JIS News

Barrington Russell and Dale Holness, two Jamaican businessmen in South Florida, are seeking election as commissioners in the cities of Lauderdale Lakes and Lauderhill respectively, in local elections to be held next month.
Already, there are six Jamaicans serving in elected positions in Broward County, three of whom hold office in the five-seat city of Miramar commission. They are Winston Barnes, Fitzroy Salesman and George Pedlar. Aster Knight was elected to office in Southwest Ranches, while two other Jamaicans hold positions on the Lauderdale Lakes council.
Three-term commissioner Hazelle Rogers, is the first woman of Caribbean descent to hold elected office in South Florida, while Mayor of Broward County Samuel Brown is serving his second term.
Since moving to South Florida, Mr. Russell, a real estate consultant and owner of BAR Realty in Broward County, has always been actively involved in community projects. These include working with school mentorship programmes, the church, and serving on community boards. He is also the President of the Lauderdale Lakes/West Sunrise chapter of the Kiwanis Club.
Mr. Russell has expressed a desire to work with the diverse population of approximately 30,000 in the City of Lauderdale Lakes, a large number of whom are Jamaicans.
A real estate consultant, Dale Holness has a successful realty and mortgage business, which he started some 15 years ago in Lauderhill.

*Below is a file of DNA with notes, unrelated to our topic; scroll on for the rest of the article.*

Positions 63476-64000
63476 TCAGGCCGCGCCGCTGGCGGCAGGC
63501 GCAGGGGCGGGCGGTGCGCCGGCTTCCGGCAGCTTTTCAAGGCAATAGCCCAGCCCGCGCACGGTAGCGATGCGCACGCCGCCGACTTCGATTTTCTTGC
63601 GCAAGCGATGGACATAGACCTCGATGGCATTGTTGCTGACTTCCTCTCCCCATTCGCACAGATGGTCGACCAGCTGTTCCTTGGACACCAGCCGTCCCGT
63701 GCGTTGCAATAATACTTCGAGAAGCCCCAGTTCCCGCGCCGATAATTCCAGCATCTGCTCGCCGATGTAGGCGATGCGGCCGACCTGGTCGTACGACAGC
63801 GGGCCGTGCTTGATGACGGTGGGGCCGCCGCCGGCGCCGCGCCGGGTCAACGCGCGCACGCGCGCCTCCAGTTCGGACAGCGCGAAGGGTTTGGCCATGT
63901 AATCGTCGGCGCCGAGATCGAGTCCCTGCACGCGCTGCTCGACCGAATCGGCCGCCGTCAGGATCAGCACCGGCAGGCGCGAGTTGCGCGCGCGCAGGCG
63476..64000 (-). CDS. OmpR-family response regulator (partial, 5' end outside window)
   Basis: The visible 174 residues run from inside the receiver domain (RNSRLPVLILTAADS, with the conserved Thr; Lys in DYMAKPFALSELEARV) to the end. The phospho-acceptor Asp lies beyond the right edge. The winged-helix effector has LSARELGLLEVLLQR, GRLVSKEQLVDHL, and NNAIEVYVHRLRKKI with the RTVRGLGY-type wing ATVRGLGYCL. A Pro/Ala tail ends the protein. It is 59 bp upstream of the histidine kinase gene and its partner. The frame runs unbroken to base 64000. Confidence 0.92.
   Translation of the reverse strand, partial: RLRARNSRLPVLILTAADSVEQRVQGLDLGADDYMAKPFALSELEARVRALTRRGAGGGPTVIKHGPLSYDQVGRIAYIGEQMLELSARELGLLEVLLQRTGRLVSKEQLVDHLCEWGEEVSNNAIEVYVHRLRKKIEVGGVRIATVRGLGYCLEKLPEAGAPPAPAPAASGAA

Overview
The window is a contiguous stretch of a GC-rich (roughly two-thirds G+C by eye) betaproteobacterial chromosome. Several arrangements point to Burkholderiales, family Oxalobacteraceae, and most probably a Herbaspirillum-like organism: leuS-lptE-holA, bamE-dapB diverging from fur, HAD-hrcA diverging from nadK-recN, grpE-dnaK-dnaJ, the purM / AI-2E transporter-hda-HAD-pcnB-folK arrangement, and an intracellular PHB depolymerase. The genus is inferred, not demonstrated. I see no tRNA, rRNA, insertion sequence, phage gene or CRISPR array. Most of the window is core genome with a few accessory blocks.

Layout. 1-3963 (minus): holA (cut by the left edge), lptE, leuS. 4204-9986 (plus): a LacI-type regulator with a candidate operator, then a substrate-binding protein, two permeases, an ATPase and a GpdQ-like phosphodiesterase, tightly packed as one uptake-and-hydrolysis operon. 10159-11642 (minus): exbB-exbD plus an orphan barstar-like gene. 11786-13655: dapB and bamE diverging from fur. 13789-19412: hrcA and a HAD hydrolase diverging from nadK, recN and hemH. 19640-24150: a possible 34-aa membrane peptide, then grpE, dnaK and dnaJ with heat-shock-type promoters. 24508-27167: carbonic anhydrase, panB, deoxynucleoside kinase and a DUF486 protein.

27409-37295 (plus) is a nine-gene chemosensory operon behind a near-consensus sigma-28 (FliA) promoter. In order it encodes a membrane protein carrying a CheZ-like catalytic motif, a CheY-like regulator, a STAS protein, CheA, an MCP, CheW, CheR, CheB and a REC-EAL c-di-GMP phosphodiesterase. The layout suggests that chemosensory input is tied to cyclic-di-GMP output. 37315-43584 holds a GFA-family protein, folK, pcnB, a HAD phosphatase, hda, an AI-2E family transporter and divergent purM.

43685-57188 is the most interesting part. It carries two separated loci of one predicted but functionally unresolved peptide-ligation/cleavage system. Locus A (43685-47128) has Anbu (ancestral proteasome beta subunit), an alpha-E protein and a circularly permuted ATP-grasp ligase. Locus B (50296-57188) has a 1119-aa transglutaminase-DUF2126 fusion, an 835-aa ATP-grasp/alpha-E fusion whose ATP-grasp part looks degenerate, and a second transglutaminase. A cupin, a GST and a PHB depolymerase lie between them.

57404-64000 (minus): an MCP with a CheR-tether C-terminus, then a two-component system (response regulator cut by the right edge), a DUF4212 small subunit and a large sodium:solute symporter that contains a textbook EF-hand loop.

His conviction that “we must give back to society” has empowered him over the years to work tirelessly in community service. This passion drove him to become politically active and he has worked on several local government and presidential elections.
His political and community involvement has seen him sitting on school boards and committees dedicated to developing housing and business alliances. He also has a long list of voluntary service participating in the Kiwanis Club, the local chamber of commerce, among others.
This is Mr. Holness’ third try at a position in the Lauderhill municipality and he has pledged his commitment to building a stronger and vibrant community, ensuring equity and diversity.
On his agenda are issues of economic development and education. His ambition is to make Lauderhill culturally alive with excellent schools and secure neighbourhoods.
A top priority of the city commission at this time is twinning Lauderhill with a major Jamaican city, as part of the International Sister Cities Programme. Proposed cities include Montego Bay or Mandeville.Dr. Marcia Magnus, Jamaican national and President of the lobby group Caribbean American Action Political Committee, sees the rise of Jamaicans to political office in Florida as an indication of the population’s impact on the development of the state.
She said that three priority issues affecting Caribbean Americans were immigration, unequal treatment in the United States criminal justice system and education. She urged legislators to be more sensitive to those and other diverse issues.
She also encouraged voters to ensure that their interests were served, while keeping the politicians accountable.

Skip to content